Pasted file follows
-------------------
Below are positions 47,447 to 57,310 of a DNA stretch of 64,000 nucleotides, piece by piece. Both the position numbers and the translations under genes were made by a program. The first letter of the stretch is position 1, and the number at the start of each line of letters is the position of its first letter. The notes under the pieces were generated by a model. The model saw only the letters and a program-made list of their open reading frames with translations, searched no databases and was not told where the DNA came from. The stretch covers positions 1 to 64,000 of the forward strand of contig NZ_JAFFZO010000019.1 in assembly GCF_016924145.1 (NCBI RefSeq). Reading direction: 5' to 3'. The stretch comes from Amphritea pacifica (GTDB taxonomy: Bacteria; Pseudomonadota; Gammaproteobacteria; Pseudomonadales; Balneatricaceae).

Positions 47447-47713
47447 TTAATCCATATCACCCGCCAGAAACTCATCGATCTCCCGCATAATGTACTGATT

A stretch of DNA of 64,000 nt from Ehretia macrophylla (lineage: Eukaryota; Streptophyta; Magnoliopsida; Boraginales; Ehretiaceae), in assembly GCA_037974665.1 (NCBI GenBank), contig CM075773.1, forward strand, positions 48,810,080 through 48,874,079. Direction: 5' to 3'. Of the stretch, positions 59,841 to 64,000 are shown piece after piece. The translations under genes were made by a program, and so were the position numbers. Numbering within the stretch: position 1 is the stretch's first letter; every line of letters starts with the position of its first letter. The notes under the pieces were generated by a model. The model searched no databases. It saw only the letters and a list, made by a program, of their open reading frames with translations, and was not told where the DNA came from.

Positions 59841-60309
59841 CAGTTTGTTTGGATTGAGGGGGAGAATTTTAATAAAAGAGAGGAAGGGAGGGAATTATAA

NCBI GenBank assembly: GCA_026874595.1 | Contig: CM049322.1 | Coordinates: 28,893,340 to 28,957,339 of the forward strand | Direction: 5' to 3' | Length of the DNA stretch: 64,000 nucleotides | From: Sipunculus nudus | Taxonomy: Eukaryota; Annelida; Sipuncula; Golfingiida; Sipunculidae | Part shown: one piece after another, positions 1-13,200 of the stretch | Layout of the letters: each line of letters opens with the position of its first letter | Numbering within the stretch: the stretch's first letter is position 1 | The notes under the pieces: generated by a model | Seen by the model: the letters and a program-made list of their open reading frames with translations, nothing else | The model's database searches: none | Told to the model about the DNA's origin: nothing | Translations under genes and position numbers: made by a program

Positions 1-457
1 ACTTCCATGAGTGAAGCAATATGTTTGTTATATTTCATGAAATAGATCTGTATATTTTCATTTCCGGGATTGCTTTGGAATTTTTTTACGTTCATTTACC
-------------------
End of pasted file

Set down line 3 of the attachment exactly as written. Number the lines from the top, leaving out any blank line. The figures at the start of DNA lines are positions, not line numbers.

47447 TTAATCCATATCACCCGCCAGAAACTCATCGATCTCCCGCATAATGTACTGATT